University of Georgia TA Who Said ‘White People Might Have to Die’ Faces Expulsion

University of Georgia TA Irami Osei-Frimpong
Irami Osei-Frimpong/YouTube

The University of Georgia may expel a teaching assistant and graduate student who went viral last January after saying that “some white people might have to die” in order to achieve racial justice, among other racially charged statements, for allegedly omitting his arrest record from his admissions application.

A teaching assistant at the University of Georgia (UGA), Irami Osei-Frimpong — who is also a graduate student — is facing expulsion over allegations that he had purposefully omitted a 2011 trespassing arrest from his admissions application, according to the Atlanta Journal-Constitution.

The graduate student believes that the allegations over his admissions application are actually a veiled attempt to remove him from the university for his racially charged statements that were exposed to the public last January, adds the report.

Osei-Frimpong fell under scrutiny after a video surfaced of a UGA student confronting the teaching assistant over his anti-white social media posts. Osei-Frimpong, who also suggested that violence should not be ruled out in the pursuit of racial justice, reacted to the backlash he received by doubling down on his statements regarding race and violence.

UGA had initially responded to the controversy with a statement saying that the school “condemns the advocacy or suggestion of violence in any form,” adding that “racism has no place” on campus, and that the school has been “vigorously exploring all legal options.”

In April, Osei-Frimpong defended himself at a packed hearing against allegations that he had violated the student code of conduct, according to the Atlanta Journal-Constitution, adding that the graduate student had waived his federal privacy rights, which allowed for public access to the hearing.

The report had also noted that Osei-Frimpong was accused of omitting information on his UGA graduate school application by neglecting to disclose that he had previously studied at the University of Chicago and that he had been previously arrested.

The university had reportedly received an anonymous call that Osei-Frimpong omitted mentioning that he was arrested in 2011 for his participation in an Occupy Wall Street protest while attending school at the University of Chicago, where he had been studying political science.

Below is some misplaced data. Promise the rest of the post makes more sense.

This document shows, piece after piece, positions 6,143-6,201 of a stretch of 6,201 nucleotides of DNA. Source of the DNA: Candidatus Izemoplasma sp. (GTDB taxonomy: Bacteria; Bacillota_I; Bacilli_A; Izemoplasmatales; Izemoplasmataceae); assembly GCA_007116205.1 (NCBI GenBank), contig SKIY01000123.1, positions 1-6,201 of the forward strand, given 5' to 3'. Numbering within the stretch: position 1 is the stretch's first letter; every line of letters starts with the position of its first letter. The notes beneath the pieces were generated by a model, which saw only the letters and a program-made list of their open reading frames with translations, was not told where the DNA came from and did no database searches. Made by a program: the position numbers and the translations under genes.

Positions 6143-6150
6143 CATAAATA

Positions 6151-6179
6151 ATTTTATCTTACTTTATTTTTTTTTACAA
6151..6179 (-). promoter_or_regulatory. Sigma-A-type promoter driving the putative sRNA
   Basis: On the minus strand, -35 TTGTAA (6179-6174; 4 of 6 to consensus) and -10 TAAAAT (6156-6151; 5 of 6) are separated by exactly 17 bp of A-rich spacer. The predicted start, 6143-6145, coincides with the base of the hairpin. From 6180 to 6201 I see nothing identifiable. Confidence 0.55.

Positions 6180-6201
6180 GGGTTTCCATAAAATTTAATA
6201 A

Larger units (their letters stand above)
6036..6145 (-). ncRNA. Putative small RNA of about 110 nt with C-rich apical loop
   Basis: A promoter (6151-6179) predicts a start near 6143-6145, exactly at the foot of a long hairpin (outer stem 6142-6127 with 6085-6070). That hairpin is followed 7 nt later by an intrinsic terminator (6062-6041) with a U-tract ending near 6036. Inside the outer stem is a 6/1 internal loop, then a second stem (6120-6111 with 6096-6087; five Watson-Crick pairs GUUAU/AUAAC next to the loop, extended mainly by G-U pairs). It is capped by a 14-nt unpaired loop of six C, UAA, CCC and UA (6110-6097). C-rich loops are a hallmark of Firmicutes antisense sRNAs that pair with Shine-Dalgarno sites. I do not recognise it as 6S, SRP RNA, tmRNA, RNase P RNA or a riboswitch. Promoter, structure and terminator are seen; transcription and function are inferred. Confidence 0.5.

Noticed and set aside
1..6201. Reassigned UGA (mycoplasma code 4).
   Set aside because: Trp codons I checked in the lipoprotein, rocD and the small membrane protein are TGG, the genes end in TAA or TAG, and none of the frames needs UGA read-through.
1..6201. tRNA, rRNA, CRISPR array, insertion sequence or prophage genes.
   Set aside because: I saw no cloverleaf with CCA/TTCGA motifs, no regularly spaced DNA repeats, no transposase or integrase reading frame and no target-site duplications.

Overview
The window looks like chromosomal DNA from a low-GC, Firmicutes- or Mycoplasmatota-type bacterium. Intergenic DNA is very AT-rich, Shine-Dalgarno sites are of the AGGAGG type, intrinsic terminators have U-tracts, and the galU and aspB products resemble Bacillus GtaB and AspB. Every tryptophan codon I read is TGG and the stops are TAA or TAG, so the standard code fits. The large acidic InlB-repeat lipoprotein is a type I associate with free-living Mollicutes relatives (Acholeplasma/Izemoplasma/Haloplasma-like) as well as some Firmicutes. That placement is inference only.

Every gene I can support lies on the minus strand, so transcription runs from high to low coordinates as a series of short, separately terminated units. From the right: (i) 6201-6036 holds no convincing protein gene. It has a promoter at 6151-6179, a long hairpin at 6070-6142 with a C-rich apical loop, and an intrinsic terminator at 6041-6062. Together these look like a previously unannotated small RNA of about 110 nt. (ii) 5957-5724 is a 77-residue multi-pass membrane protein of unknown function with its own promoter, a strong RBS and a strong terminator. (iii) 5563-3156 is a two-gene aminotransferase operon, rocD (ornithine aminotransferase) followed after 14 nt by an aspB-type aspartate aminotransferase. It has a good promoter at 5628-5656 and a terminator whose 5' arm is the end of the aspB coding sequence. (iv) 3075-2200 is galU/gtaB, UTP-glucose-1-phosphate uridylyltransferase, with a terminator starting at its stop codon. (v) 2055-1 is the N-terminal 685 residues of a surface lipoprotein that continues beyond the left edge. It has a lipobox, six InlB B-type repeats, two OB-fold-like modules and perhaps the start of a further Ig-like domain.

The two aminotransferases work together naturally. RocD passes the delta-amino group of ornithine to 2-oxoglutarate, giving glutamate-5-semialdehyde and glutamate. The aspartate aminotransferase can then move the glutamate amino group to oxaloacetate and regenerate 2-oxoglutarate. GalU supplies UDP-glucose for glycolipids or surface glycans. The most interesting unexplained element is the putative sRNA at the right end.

Osei-Frimpong argues that he answered the question on his graduate application correctly, because the judge had ended up dismissing the charges against him.

“I don’t know about this conspiracy I’m hiding my arrest,” said Osei-Frimpong during the hearing, “I live a public life.”

Osei-Frimpong does indeed live a public life, having just tweeted on Sunday: “I’m targeted because I think the problem with Black America is how we make White people. If we want justice for Black Americans, we have to dismantle and replace the engines of White cultural production: their schools, churches, and families,” said the graduate student.

“I study philosophy because I think that White schools, churches, and families in America are internally incoherent and provide the resources for their own de-legitimacy,” continued Osei-Frimpong in an additional tweet, “I study politics and psychology because de-legitimacy isn’t enough.”

We are going to need state guns,” said the graduate student.

Osei-Frimpong went on to claim that racial justice has only been advanced after “threatening White people with guns and budgets,” and that schools re-segregated “when we stopped threatening them.”

“Know that you are dealing with folks who have been trained to be sociopaths,” added Osei-Frimpong, “So be prepared to take control of guns and budgets.”

You can follow Alana Mastrangelo on Twitter at @ARmastrangelo and on Instagram.


Please let us know if you're having issues with commenting.